The 17 volumes with thou­sands of illus­tra­tions of ani­mals, plants, mine­rals and mons­ters (now at the Biblio­teca Uni­ver­si­ta­ria di Bolo­gna) were a key com­ponent of the museum, as were the 14 cabi­nets, the Pina­cho­teche, contai­ning car­ved woo­den blocks used as wood­cuts to illus­trate prin­ted volumes (some are exhi­bi­ted in this room and the rest are at the Biblio­teca Uni­ver­si­ta­ria di Bologna).

Aldro­vandi was convin­ced that a com­plete and well-organized col­lec­tion of ani­mals, plants and mine­rals, com­po­sed of real spe­ci­mens or pic­tures, was indis­pen­sable for his research and tea­ching acti­vi­ties at the uni­ver­sity. Using a research method based mainly on the use of “one’s bodily eyes” in order to cor­rect the “thou­sands of errors” that, until then, had mar­red know­ledge of plants, ani­mals and mine­rals, Aldro­vandi gave illus­tra­tions and spe­ci­mens a cen­tral role in stu­dies in this field. Their pur­pose was to show “the things of nature” in their enti­rety and in opti­mum condi­tion, thus len­ding full scien­ti­fic vali­dity to the arte­facts exhi­bi­ted at the museum. These figures, exe­cu­ted in tem­pera or water­co­lour by a num­ber of artists, inclu­ding Jacopo Ligozzi, Gio­vanni Neri and Cor­ne­lio Schwindt, enabled Aldro­vandi to see nature in its enti­rety. Repro­du­ced as wood­cuts in the volumes of Sto­ria Natu­rale (thanks pri­ma­rily to the work of the engra­ver Cris­to­foro Corio­lano), these images made it pos­sible “to show” the spe­ci­mens to all rea­ders and thus illus­trate in a com­plete man­ner what was des­cri­bed in the text.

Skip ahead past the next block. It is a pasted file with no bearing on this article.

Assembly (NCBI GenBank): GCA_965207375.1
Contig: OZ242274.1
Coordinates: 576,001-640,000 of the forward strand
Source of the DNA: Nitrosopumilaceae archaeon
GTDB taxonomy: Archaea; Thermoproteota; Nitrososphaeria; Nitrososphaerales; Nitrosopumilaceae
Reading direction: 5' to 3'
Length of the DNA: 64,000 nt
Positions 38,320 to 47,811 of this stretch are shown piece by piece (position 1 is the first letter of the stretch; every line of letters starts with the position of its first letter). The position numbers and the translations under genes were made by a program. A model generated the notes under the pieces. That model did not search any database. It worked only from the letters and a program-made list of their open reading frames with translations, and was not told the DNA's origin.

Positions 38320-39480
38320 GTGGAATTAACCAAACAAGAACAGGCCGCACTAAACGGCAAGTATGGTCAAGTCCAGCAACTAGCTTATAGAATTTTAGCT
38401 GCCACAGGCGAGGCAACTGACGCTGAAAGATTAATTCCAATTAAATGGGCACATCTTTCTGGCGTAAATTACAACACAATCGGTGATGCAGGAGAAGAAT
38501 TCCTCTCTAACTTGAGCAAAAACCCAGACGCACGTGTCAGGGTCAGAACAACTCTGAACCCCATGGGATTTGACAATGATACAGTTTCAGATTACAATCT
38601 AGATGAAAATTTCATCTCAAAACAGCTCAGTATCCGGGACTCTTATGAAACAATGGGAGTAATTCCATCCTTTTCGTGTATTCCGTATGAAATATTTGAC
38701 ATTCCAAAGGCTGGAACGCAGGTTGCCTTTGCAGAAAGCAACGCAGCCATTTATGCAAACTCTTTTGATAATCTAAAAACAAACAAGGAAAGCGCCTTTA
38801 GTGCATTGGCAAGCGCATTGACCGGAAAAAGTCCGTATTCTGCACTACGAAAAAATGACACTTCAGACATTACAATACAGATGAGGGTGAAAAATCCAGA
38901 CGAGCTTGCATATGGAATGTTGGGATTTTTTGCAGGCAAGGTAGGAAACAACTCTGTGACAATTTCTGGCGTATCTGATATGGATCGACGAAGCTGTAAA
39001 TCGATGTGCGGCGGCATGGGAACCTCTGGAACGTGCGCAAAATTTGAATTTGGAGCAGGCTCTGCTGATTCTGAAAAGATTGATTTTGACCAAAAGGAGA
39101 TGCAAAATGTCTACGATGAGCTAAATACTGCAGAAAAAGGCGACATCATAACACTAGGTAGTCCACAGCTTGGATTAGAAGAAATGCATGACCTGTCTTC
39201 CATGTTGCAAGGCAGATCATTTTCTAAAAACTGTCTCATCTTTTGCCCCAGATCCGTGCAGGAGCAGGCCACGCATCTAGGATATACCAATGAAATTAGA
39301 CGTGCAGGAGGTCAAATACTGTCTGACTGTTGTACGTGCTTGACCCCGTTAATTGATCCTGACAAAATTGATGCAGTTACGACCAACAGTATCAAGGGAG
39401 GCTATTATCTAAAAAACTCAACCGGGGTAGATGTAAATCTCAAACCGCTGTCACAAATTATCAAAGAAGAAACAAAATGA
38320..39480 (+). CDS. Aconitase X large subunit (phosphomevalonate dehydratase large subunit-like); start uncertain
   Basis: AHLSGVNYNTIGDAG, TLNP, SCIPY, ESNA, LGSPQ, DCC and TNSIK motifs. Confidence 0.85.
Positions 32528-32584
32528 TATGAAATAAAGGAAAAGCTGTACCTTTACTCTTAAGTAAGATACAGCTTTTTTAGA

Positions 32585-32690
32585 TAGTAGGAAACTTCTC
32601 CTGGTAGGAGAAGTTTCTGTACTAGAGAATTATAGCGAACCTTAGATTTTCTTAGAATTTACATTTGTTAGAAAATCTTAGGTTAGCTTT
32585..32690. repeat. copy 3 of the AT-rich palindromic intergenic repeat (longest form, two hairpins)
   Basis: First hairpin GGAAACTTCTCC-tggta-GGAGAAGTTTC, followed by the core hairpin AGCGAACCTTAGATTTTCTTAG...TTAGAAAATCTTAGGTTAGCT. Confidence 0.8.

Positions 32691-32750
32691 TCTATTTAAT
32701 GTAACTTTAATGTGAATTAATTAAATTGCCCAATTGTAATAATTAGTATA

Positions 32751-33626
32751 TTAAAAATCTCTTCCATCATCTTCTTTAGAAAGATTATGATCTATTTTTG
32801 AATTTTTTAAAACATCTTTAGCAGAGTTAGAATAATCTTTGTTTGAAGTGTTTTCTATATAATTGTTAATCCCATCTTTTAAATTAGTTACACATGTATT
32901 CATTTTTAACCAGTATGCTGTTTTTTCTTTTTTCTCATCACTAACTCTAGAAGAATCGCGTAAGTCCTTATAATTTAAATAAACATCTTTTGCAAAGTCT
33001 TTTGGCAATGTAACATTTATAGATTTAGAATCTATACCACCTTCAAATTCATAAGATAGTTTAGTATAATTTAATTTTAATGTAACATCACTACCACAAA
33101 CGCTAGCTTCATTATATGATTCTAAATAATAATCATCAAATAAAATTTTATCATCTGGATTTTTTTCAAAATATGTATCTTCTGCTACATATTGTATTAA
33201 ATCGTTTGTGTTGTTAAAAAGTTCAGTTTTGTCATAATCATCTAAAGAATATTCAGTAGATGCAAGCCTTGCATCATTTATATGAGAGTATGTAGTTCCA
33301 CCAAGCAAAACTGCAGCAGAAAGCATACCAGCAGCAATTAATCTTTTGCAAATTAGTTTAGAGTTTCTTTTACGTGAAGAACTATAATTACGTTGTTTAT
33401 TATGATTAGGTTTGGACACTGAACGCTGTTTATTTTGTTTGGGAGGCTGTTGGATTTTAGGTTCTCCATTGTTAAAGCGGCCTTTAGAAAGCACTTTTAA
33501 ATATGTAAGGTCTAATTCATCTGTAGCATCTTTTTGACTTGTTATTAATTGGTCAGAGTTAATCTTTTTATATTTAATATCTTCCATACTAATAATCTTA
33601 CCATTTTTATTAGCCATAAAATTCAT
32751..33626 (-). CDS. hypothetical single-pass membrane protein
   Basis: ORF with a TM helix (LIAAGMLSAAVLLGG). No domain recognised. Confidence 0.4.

In his will, Aldro­vandi bequea­thed the museum and the entire scien­ti­fic col­lec­tion that he had accu­mu­la­ted throu­ghout his life to the Bolo­gna Senate, so that after his death all his work would be “use­ful and honou­rable to the city”. His bequest bears fur­ther wit­ness to the public dimen­sion that he had constantly given to his scien­ti­fic acti­vity. This public cha­rac­ter was inherent in the collection’s mis­sion “to aid and bene­fit man” and in the approach Aldro­vandi used to build and deve­lop it with the sup­port and col­la­bo­ra­tion of nume­rous scho­lars all over Europe.

In 1617 the museum was thus set up in six rooms at the Palazzo Pub­blico (now City Hall), where it remai­ned until 1742, when it was moved to the Ins­ti­tuto delle Scienze in Palazzo Poggi. Most of the col­lec­tion was dis­mant­led in the 19th cen­tury and dis­tri­bu­ted both to local and far away museums and libra­ries; part of the col­lec­tion was reas­sem­bled at its cur­rent venue in 1907.

Cette pré­sen­ta­tion du musée nous a été four­nie par le Musée Aldro­vandi. Nous remer­cions vive­ment Anna Addis, qui a rédigé ce texte, et Ful­vio Simoni, conser­va­teur des col­lec­tions, pour leur accueil cha­leu­reux et leur collaboration.

Pour voir les pho­tos des vitrines du musée Aldro­vandi, dont cer­taines sont publiées avec l’aimable auto­ri­sa­tion du musée, on peut visi­ter notre gale­rie .

Site de réfé­rence :
Wal­ter Tega (ed.), Guide to the Museo di Palazzo Poggi. Science and art,Bolo­gna, Edi­trice Com­po­si­tori, 2001.


Début :
4 février 2013 @ 8 h 00 min
Fin :
4 février 2023 @ 17 h 00 min
Prix :
Événément Category:


Palazzo Poggi
Via Zamboni 33
40126 BOLOGNA, Italy
Téléphone :
+39 051 20 99 398